Those who do get an appointment will be granted the right to an initial screening where they will have to demonstrate that they are in danger of persecution on account of race, religion, nationality, membership in a particular social group, or political opinion and now also that they properly followed the new rules for eligibility.
According to a Department of Homeland Security fact sheet, the screenings will occur rapidly in a process known as expedited removal. This accelerated process, also used by previous administrations, can result in inaccurate assessments of asylum eligibility and decrease the likelihood that individuals will have time to consult with legal counsel. Migrants who fail to meet the burden of proof will be subject to removal and unable to re-enter the country for a minimum of five years.
There will be exceptions to the “Circumvention of Lawful Pathways” policy in extraordinary cases, and immigration advocacy groups have yet to see the policy play out over time, but by and large, migrants at the southern U.S. border will find it difficult to access asylum.
These arduous burdens placed on asylum seekers by U.S. immigration officials will ultimately prevent otherwise eligible individuals from finding safe refuge in the U.S. Lawsuits have already been brought to challenge the new policies, and it is possible that one or more of the new regulations will not pass legal standards, but in the meantime, many people will be sent back to communities where they are unsafe.
Jesus calls his followers to feed the hungry and welcome the stranger in Mathew 25, and yet biblical values of love, mercy and compassion are glaring omissions from our immigration system. Instead of listening to the heart-wrenching stories of migrants on the move, our federal policymakers repeatedly ignore their needs.
One change the Biden administration has made will offer hope for a limited number of migrants from four specific countries and serves as the third way to avoid the presumption of ineligibility. A new “humanitarian parole” program for migrants from Cuba, Haiti, Nicaragua and Venezuela will allow 30,000 people per month up to two years of lawful status in the U.S. if they are able to acquire a sponsor, submit the required documents and fly to the interior of the U.S.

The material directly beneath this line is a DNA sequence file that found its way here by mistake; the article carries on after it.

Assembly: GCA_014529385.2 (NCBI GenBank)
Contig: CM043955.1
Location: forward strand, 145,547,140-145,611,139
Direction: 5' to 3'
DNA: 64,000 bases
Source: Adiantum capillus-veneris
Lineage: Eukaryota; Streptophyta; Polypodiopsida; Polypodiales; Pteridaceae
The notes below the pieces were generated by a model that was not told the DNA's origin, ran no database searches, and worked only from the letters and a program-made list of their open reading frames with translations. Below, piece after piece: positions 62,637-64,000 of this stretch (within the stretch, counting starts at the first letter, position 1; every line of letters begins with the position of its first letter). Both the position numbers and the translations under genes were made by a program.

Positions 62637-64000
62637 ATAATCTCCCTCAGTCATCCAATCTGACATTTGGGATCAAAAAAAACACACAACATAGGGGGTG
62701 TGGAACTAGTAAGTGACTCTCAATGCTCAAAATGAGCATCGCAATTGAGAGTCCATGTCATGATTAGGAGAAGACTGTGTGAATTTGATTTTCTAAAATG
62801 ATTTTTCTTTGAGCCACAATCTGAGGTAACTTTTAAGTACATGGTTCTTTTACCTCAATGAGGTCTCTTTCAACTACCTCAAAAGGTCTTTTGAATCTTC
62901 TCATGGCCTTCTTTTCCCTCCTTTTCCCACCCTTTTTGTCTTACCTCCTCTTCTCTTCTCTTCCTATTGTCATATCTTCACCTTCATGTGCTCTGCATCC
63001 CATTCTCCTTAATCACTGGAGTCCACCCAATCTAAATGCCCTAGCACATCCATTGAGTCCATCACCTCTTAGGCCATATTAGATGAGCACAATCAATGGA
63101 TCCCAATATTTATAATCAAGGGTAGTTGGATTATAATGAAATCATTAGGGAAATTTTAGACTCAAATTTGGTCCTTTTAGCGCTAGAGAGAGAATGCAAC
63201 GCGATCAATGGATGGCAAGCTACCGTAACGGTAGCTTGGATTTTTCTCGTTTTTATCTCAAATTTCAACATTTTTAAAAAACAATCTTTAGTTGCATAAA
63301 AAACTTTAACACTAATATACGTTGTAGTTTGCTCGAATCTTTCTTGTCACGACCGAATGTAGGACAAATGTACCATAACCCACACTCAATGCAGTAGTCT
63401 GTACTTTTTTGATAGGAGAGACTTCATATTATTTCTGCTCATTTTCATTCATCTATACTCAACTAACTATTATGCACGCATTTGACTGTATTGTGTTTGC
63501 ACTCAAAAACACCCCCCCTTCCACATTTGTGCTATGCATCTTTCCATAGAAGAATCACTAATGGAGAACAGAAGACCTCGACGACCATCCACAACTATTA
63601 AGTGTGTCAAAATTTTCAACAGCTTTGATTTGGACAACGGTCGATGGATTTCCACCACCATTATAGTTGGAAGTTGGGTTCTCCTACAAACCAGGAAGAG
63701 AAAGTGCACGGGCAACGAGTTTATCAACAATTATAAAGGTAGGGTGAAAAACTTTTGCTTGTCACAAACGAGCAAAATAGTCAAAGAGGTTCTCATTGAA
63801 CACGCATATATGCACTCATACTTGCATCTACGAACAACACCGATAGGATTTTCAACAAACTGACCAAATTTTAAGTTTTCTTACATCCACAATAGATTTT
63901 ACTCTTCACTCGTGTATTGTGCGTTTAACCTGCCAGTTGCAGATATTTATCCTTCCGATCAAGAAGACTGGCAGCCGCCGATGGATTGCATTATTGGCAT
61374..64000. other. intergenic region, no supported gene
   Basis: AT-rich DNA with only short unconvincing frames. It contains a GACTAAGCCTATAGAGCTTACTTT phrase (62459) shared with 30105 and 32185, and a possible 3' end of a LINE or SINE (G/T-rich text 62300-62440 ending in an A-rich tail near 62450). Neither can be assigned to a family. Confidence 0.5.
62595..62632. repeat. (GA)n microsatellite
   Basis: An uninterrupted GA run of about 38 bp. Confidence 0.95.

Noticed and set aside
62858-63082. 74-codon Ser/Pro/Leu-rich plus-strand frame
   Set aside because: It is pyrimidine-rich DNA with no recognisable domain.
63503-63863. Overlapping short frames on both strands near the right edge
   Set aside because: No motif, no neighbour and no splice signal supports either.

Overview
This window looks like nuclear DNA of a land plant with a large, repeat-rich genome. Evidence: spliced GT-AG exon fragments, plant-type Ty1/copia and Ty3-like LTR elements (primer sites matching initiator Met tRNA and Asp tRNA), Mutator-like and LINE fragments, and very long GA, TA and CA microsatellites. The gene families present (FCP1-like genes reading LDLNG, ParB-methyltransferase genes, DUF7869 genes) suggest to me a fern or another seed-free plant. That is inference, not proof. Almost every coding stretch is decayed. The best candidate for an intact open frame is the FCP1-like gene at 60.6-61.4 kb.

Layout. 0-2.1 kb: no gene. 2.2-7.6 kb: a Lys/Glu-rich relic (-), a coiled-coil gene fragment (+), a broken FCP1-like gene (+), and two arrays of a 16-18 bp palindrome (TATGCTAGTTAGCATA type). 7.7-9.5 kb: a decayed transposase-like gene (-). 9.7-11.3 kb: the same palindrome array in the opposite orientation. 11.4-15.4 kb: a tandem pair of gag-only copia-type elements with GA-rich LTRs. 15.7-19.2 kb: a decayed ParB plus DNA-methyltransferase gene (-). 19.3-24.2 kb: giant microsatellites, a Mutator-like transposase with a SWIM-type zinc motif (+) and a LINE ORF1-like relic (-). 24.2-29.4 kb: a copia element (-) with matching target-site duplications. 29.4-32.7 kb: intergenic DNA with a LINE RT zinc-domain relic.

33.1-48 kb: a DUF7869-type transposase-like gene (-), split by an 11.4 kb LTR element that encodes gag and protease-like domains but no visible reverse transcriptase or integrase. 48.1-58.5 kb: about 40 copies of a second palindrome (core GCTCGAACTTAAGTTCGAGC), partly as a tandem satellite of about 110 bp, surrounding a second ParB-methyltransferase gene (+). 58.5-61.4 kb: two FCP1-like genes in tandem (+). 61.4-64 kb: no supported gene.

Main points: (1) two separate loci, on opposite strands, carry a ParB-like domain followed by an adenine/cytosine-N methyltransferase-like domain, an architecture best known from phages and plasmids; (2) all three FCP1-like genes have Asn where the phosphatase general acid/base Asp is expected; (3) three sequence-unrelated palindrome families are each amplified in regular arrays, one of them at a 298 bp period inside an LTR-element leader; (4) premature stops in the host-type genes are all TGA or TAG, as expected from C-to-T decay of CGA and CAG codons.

Such a policy, of course, excludes those without the means to purchase a plane ticket or find a U.S.-based sponsor. Communities of faith, working with refugee resettlement agencies, are looking at ways to assist migrants who qualify for the program.
One important way to get involved in the struggle is to pray, says Rachel Diaz, an immigration attorney who works with MCC, providing legal assistance to immigrants in South Florida. “Pray for God to work in miraculous ways for each person and family at the border. He is the God of the brokenhearted and the repairer of broken systems.”
We can also pray for our policymakers in Washington, D.C., and appeal directly to members of Congress and to the White House to show compassion and mercy toward migrants. The following policy changes could make a big difference for asylum seekers at the U.S.-Mexico border.
The U.S. government should:
- Expand staffing and increase access to trauma-informed asylum processing at ports of entry.
- Communicate regularly with faith-based and other nonprofit organizations at the border regarding planned or recent changes, offering grants to support their financial needs.
- Increase legal pathways for migration, including humanitarian parole, visa access and refugee capacity, thus reducing the need for crossing without documentation.
- Shift resources away from inhumane, for-profit detention to invest in community-based asylum case management, adjudicating cases in a timely manner.
- Address the root causes of migration throughout Latin America, the Caribbean and other countries where immigrants commonly originate.
While we have a long way to go in reforming our immigration system, there is hope that public awareness of this issue is higher than ever. People of faith are especially engaged and cognizant of both the extreme needs of migrants as well as their own ability to address them directly and call for positive change. Now is the time to implore God’s guidance and to talk about the need to improve our asylum system, reduce the burdens on asylum seekers and fulfil our biblical responsibility to our neighbors in need.